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Moose in a jar – its not as tough as you think!

Moose in a jar – its not as tough as you think!

By Kitty R. Lynn Canning meat and fish may seem like an overwhelming task. It is not as difficult as most people imagine and you have the satisfaction of knowing exactly what you are eating. Your sense of self sustainability surrounding food will be at an all-time high! Important facts to note about canning meat

By Kitty R. Lynn

Canning meat and fish may seem like an overwhelming task. It is not as difficult as most people imagine and you have the satisfaction of knowing exactly what you are eating. Your sense of self sustainability surrounding food will be at an all-time high!

Important facts to note about canning meat and fish. First, meat is a low acid food. You MUST use a pressure canner to process meat and fish. Water bath temperatures reach 180 degrees F but you need the 240 degrees F that is reached by steam in the pressure canner. Secondly, no matter the recipe directions you must read the directions for using your pressure canner every time you use it. Always be sure and safe.

The basic directions for canning meat are all similar but read your chosen recipe and canner directions before you start.

The easiest meat to home can is stew meat. You can use beef, venison, moose or elk meat. If you partially thaw your meat it is easier to cut because it is firm and cuts easier and quicker.
Cut away any bone, fat or gristle and cut the meat into cubes.

Prepare your jars, lids and rings and have your jar lifter handy. Put your pressure canner on the stove with two inches of water in it (again follow the directions specific to your pressure canner).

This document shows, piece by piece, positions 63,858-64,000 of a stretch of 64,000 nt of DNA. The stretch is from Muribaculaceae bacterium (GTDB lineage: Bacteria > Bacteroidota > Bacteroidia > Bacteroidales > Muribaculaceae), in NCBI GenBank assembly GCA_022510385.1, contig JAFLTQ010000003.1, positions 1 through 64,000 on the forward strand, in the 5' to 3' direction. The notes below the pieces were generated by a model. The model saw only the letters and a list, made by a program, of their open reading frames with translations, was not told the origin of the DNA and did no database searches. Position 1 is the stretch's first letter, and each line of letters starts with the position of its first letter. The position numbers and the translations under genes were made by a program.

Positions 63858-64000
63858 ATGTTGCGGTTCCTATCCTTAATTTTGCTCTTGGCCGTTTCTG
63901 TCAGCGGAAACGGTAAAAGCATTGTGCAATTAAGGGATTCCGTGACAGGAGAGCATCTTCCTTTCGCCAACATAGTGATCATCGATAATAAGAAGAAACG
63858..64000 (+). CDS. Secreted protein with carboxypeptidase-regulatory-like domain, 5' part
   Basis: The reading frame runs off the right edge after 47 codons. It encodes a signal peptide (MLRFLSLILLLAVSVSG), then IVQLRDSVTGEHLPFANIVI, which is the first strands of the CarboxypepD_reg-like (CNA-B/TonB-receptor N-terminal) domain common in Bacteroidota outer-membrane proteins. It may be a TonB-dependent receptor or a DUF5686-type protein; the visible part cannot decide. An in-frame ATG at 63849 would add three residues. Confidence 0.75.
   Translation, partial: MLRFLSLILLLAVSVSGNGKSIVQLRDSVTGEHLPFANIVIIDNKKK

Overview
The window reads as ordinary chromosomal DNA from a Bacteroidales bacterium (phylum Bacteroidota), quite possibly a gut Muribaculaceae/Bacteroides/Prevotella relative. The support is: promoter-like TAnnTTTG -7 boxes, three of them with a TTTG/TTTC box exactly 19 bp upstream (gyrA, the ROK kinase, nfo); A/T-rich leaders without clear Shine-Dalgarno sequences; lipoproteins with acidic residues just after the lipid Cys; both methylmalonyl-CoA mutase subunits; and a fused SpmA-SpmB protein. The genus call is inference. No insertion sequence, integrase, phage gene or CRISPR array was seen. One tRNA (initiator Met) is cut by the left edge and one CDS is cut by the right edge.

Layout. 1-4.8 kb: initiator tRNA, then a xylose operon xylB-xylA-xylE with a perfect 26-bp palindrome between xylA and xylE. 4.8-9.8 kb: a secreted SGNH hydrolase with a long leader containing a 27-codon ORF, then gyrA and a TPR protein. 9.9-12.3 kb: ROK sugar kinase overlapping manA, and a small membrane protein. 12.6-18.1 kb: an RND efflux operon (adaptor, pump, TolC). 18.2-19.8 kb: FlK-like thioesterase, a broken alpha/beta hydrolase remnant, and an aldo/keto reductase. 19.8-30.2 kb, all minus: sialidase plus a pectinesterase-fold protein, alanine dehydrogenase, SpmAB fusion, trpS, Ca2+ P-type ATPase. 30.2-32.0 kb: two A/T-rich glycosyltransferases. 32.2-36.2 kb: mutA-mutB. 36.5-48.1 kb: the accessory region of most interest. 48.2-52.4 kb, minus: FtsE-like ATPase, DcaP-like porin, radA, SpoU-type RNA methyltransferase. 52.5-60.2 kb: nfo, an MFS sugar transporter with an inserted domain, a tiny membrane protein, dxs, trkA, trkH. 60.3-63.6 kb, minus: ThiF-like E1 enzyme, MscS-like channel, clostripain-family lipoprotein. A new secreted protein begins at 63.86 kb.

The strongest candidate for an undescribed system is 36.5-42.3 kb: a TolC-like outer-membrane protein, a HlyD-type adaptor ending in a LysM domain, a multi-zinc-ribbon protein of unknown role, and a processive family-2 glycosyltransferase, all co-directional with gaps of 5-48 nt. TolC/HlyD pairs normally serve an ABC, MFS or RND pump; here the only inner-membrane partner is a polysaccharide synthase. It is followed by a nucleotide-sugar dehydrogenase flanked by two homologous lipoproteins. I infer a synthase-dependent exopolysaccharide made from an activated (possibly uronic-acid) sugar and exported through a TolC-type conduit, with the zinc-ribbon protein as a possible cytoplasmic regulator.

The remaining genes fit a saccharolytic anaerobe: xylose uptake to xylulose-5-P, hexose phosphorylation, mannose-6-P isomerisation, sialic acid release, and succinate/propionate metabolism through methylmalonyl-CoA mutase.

Now prepare the meat to go in the jars. Put a tablespoon of cooking oil in a large frying pan and add the meat. Brown and partially cook the meat, seasoning as you desire. Using a slotted spoon, put the meat into the jars leaving 1 inch of head space. Once all the meat is browned and in the jars, add water to the pan to cook a broth to fill jars. When your broth is boiling, ladle it into the jars of meat leaving 1 inch of head space.

Now just like water bathing, wipe the jars, place your hot lids on. Firmly tighten rings on top. Now you are ready to pressure can your meat.

Meat must be canned at 10 pounds pressure for 75 minutes for pints and half pints, 90 minutes for quarts. Follow the specific direction for using your pressure canner.
When jars have been removed stand back and congratulate yourself. Canning meat is rewarding and not as hard to do as we think!

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